Q&A: Locksmith Vicki McCabe

Nov. 1, 2008
Tips on starting up and running a locksmith business

I’ve known locksmith Vicki McCabe for several years and I enjoy helping with her locksmith needs. Recently she asked if I’d like to interview her because she had some things to say about being a woman and working in a field so dominated by men. Here’s our conversation.

How did you get started in locksmithing?
People always ask me that. My grandfather was a locksmith back in the 50s. I was always curious; I grew up working on cars with my father and I liked working with my hands. One night I was on the front porch talking to him and wondering out loud what I was going to do with my life at the age of 36. I noticed there was a correspondence course for locksmithing and he thought it was a good idea. At the same time there was an ad in the paper for a locksmith trainee. I interviewed and eventually was hired at Haddon Locksmith working for Jim Sundstrond. That was back in October of 1997.

Did your father dabble in locksmithing or did it skip a generation?
Yes, he dabbled. Actually my Uncle was a locksmith too so I’m third generation.

So even though you came from two generations of locksmiths, you were hired as an apprentice?
Yes, because I did not grow up around the locksmith trade. I grew up in South Jersey and my grandfather’s business was in Pennsylvania. My uncle’s business was in California.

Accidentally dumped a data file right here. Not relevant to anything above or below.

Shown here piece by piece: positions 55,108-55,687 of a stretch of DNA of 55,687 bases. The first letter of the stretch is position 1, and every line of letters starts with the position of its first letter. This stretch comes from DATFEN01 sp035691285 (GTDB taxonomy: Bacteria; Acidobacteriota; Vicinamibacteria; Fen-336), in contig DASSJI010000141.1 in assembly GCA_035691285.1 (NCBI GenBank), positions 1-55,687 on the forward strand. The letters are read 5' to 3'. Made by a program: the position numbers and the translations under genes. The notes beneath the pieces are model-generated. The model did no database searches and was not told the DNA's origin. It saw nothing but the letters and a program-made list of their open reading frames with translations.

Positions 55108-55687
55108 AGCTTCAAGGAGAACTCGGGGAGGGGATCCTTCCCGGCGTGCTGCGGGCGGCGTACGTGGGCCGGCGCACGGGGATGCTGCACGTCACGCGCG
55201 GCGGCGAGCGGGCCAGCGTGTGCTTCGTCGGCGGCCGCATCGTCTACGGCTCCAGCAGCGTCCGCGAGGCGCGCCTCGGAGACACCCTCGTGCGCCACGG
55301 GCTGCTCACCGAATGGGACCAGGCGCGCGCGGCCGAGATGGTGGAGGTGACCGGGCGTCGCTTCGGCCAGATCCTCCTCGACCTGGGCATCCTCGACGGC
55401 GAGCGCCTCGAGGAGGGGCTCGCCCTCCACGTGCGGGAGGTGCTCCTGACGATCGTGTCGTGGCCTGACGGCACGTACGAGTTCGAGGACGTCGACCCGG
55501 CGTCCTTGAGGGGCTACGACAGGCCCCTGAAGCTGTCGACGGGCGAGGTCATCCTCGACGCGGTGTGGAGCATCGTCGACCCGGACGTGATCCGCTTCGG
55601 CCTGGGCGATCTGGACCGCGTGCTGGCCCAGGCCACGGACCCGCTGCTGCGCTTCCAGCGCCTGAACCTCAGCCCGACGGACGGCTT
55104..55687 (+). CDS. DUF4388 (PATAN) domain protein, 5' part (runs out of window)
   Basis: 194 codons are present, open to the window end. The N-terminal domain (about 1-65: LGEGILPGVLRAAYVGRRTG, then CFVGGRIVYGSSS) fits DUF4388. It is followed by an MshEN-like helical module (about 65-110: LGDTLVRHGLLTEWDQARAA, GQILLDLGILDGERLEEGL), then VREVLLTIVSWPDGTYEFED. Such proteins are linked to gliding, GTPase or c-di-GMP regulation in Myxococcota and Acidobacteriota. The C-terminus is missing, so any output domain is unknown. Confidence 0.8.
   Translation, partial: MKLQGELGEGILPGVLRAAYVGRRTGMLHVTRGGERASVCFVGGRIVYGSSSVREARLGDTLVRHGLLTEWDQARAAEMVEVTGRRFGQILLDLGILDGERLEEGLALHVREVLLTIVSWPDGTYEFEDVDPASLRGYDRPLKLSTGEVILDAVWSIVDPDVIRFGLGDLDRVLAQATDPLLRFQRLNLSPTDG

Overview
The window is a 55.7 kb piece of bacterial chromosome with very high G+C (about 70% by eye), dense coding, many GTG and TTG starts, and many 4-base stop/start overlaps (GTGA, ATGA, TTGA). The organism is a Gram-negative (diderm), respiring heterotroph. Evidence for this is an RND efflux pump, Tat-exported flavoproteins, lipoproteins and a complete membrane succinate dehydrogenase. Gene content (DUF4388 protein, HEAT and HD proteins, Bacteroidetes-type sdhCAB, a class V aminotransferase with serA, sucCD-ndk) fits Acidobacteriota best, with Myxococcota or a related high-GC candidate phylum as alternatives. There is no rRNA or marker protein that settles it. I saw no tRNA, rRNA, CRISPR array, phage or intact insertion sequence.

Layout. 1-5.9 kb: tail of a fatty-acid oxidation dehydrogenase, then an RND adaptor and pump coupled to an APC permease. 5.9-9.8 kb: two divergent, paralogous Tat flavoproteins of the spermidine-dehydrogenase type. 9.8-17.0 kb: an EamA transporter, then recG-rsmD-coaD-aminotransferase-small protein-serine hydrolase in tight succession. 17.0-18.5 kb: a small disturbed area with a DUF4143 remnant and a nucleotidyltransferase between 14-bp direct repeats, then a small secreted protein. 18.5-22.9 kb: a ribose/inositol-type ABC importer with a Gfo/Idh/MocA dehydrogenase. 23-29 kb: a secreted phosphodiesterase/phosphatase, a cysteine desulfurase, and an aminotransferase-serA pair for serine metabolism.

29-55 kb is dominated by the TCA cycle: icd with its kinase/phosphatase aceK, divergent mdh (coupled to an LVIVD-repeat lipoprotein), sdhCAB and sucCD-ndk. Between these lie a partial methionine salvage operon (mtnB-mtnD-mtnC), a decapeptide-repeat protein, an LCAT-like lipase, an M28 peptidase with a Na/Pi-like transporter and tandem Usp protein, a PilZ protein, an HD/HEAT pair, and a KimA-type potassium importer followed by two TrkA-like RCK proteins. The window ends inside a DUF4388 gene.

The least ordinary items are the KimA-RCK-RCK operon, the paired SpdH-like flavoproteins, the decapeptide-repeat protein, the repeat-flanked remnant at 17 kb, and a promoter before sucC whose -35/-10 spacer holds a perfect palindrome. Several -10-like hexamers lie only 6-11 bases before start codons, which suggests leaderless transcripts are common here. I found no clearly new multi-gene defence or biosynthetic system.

Years ago I attended the NY School of Locksmithing and realized later that I could’ve learned in a few weeks in the field what it took six months to learn there. What was that contrast like for you; working in a shop and taking the course at the same time?

The course is all book work and without working in Jim’s shop I would’ve had a hard time without the actual hands on, real life situations. It worked out well and Jim always helped me with questions I had.

So working inside you learned what it was like to deal with customers?
Yes, that’s how I met you, Steve. Do you remember? You walked into the shop and I never saw you before and you asked about duplicating a key. You handed me a key blank and asked for two copies. I took it from you, looked at it and handed it back saying, 'I can’t do this, there are no cuts on the key.'  You looked at me straight faced said ‘I know but I still need it duplicated.’ I said, ‘Sorry, I can’t help you.’

Unfortunately for the locksmith community, I do this kind of thing sometimes to initiate new people. How did you respond to this customer?
I ignored you. I went back to working on a lock and thought you were crazy, which come to find out isn’t too far from the truth. You introduced yourself, apologized and I’ve regretted it ever since.

How’d you like working with customers while learning the mechanical part of the business?
I enjoyed it because it allowed me to solve their problem while teaching me something in the process.

Do some people respond to you differently because you are a woman?
Yes, one of the things I get a lot of is that because I’m a woman it tends to shake their confidence that I can’t perform the work.

Do you think a man working in the field gets more credibility?
I hate to think so, but probably.

Were there segments of our trade that you enjoyed or were drawn to in the first couple of years?
I always enjoyed working on cars. I found it fascinating that you could originate keys for a car and most of the time didn’t have to take anything apart.

Do you enjoy being in the position to help someone?